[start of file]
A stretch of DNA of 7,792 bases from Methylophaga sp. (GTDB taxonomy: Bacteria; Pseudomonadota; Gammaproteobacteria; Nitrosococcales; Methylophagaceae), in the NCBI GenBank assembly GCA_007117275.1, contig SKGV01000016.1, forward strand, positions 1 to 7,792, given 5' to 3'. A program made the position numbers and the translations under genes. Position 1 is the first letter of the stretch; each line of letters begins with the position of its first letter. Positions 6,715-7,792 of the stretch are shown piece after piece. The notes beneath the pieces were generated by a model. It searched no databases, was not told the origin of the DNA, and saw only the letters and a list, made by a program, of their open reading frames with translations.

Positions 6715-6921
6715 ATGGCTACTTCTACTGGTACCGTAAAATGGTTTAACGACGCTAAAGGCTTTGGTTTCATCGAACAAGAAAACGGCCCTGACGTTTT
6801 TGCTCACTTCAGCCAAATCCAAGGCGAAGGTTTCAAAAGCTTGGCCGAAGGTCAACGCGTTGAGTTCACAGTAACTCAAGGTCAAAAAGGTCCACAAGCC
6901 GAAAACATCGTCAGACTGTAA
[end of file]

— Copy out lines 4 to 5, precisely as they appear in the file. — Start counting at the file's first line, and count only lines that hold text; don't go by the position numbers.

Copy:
6801 TGCTCACTTCAGCCAAATCCAAGGCGAAGGTTTCAAAAGCTTGGCCGAAGGTCAACGCGTTGAGTTCACAGTAACTCAAGGTCAAAAAGGTCCACAAGCC
6901 GAAAACATCGTCAGACTGTAA